Maternity package

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A Finnish couple rejoice in opening their maternity package

Maternity package is a kit granted by Finnish social security institution (Kela) to all expectant or adoptive parents who live in Finland or are covered by the Finnish social security system. The package contains children's clothes and other necessary items, such as nappies, bedding, cloth, gauze towels and child-care products.[1] It was first issued in 1938[2] to parents with a low income, and contained a blanket, crib sheets, diapers, and fabric which parents could use to sew clothing for the baby.[3]

From 1949 it is given to all mothers-to-be provided they visited a doctor or municipal pre-natal clinic before their fourth month of pregnancy and the pregnancy has lasted at least 154 days.[4] Contents of the package are updated nearly every year.[5]

Package[edit]

In 1949, the box was made a standard gift to all expectant mothers who visited a doctor before the fourth month of pregnancy[3] via the Finnish Maternity Grants Act. A baby bottle was later added to the package, but was removed in later packages to encourage breastfeeding.[3][6] Requiring pregnant women to visit a doctor in order to receive the package was done to ensure that the women received proper prenatal care.[7]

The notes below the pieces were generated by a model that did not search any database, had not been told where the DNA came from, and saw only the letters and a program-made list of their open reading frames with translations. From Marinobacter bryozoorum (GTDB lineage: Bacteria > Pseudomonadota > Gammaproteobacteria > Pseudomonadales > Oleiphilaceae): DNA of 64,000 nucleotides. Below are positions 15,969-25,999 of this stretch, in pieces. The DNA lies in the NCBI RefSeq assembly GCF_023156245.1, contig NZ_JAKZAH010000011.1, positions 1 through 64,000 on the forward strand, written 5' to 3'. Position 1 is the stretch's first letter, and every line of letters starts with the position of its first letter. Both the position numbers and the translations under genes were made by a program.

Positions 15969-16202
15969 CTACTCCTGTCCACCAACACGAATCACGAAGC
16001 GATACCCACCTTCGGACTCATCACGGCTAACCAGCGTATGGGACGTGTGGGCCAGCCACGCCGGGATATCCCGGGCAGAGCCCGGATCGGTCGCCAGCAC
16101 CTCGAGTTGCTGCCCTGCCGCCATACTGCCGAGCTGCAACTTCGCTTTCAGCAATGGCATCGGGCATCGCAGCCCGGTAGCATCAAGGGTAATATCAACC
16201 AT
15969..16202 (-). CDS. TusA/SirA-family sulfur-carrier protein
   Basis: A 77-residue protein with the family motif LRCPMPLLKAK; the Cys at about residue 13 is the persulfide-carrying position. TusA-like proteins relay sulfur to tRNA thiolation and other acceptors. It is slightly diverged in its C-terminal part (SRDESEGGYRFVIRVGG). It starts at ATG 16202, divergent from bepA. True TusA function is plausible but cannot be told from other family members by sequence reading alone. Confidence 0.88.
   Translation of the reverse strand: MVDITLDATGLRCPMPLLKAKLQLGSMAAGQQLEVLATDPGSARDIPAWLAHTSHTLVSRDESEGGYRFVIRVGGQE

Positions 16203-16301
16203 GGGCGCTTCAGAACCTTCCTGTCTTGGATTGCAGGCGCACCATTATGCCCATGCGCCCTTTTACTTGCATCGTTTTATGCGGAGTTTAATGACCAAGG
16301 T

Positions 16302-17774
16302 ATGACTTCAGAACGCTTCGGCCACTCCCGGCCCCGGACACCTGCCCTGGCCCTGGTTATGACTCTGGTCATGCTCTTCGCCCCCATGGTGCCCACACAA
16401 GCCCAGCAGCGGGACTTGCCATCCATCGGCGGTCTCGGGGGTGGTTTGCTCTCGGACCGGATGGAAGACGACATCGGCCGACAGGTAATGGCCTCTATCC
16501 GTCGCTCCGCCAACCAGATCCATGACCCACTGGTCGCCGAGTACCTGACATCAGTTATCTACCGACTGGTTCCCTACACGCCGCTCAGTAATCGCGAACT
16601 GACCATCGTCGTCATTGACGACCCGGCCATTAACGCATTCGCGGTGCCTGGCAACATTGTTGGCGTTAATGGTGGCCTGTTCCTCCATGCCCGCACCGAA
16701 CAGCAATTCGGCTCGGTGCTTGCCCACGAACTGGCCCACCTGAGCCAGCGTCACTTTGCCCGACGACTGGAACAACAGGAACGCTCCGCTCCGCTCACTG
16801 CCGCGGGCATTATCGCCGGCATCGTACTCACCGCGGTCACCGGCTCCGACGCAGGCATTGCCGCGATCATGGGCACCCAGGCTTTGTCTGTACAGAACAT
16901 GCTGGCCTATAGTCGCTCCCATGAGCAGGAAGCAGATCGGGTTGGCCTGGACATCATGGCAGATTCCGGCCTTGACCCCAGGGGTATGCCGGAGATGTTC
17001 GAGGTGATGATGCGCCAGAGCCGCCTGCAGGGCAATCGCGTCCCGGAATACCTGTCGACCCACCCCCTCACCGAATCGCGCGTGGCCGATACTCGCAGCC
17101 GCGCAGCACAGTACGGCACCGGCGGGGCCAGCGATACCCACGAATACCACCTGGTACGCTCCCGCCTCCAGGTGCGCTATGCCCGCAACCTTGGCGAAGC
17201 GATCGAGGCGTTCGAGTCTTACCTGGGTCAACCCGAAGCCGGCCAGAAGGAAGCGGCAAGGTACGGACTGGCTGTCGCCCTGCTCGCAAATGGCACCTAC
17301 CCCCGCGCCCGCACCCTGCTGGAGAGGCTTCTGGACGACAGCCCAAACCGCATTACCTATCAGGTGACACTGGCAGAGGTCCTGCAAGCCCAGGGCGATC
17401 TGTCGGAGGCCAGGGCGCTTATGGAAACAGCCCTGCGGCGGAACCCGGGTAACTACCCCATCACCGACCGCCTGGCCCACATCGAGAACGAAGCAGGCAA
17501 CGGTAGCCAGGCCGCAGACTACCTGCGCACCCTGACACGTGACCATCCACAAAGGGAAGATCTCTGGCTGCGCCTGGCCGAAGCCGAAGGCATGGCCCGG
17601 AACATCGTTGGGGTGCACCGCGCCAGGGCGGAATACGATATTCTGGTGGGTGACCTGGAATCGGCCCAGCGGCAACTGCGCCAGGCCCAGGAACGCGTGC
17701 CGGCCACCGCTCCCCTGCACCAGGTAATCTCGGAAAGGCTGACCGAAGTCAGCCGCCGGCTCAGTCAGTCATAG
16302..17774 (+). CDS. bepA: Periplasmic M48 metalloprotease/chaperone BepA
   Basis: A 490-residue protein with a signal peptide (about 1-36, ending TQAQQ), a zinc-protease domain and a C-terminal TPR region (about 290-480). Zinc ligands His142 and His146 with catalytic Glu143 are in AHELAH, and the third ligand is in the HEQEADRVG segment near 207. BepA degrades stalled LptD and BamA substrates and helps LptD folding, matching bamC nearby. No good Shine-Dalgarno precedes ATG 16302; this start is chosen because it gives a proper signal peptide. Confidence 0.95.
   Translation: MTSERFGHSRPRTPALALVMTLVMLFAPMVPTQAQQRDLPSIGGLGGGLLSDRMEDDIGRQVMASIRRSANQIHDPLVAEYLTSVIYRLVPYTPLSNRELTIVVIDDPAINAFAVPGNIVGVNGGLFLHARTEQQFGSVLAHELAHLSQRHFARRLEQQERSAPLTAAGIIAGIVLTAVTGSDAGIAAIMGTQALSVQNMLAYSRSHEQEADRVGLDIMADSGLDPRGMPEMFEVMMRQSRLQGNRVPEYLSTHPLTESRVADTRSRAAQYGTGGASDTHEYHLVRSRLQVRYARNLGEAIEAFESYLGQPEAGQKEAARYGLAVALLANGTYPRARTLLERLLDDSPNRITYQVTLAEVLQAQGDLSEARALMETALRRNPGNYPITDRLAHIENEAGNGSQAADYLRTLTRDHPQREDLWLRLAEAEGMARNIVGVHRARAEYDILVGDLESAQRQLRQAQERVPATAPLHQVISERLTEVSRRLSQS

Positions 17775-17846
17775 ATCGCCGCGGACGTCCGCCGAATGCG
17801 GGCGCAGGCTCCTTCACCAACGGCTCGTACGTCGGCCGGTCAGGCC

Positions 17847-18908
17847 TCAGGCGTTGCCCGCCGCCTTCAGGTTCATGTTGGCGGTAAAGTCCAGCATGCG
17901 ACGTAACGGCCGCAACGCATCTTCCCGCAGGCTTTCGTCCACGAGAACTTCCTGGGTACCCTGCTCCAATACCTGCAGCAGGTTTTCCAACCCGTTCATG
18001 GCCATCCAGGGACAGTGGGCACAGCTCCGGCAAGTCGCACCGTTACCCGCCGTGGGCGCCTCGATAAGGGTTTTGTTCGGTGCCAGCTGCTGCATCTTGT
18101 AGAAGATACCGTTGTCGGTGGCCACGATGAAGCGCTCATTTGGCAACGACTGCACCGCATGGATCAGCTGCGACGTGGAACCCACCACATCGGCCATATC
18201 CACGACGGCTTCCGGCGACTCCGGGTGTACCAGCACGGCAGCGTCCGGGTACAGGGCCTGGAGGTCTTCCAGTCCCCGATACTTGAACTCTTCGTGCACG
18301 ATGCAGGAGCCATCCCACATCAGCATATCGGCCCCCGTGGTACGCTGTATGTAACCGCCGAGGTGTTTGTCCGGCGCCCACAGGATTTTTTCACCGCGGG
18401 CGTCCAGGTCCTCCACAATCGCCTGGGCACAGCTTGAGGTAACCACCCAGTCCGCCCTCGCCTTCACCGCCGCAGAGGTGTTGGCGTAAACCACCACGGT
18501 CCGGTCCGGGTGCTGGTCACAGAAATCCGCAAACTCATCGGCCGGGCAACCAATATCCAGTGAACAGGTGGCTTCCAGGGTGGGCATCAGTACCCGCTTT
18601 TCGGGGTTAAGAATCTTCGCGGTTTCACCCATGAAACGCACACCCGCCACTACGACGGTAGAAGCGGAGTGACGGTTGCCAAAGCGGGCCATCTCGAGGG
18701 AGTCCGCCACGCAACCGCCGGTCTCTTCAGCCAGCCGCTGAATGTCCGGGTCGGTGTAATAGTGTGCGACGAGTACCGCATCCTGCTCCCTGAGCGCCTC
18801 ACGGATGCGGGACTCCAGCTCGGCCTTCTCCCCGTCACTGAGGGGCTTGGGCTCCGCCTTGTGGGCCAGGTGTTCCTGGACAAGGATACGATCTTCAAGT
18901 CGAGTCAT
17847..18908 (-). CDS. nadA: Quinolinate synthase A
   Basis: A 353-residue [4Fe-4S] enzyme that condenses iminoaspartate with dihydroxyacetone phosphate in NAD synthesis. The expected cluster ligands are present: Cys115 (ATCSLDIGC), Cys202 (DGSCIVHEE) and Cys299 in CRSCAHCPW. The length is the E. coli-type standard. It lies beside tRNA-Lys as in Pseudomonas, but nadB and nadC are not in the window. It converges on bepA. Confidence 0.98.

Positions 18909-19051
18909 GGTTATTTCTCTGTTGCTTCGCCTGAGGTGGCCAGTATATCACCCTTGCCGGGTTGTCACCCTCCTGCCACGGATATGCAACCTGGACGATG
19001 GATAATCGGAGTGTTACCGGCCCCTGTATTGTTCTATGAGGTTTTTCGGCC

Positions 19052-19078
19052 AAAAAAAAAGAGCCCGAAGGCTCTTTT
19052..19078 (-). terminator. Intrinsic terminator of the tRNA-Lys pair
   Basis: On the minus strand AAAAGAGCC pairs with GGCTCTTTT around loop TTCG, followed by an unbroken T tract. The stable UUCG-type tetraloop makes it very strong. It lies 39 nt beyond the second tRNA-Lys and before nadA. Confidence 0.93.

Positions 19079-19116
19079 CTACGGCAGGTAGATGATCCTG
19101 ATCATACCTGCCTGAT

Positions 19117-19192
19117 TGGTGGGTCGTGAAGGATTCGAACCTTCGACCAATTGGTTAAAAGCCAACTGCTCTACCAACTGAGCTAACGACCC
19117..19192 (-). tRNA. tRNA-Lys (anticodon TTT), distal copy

The box containing the package transforms into a crib in which many newborns have their first naps.[7] A mother may choose to take the maternity package, or a cash grant of 140 euros, but 95% of Finnish mothers choose the box because it's worth much more.[7] Maternity package is applied for on-line banking website of Kela, or on a paper form.[5]

A maternity package is not a commercial product and therefore Kela cannot sell it.[5] Prince William and Catherine, Duchess of Cambridge received a maternity package as a gift from Kela in 2013. Crown Princess Victoria and Prince Daniel of Sweden were given one in 2012.[4]

The current package contents include: bodysuits, a sleeping bag, outdoor gear, bathing products for the baby, nappies and cream, bedding and a small mattress (allowing the box to be used as a crib), [8] a hooded bath towel, nail scissors, hairbrush, toothbrush, wash cloth, muslin squares, a picture book, teething toy, bra pads, and condoms.[9]

Effects[edit]

The program has resulted in increased prenatal care for pregnant women and decreased infant mortality.[3] The program is now considered a part of the culture of Finland.[6]

Notes[edit]

  1. ^ Kela: Maternity package.
  2. ^ Korppi-Tommola 2006, p. 15.
  3. ^ a b c d United Press International 2013.
  4. ^ a b BBC 2013.
  5. ^ a b c Kela: Maternity grant.
  6. ^ a b Tierney 2013.
  7. ^ a b c Lee 2013.
  8. ^ Lee, Helena (2013-06-04). "Why Finnish babies sleep in cardboard boxes". BBC News. Retrieved 2014-07-08. 
  9. ^ "Royal baby: William and Catherine get Finnish baby box". BBC News. 2013-07-02. Retrieved 2014-07-08. 

References[edit]

External links[edit]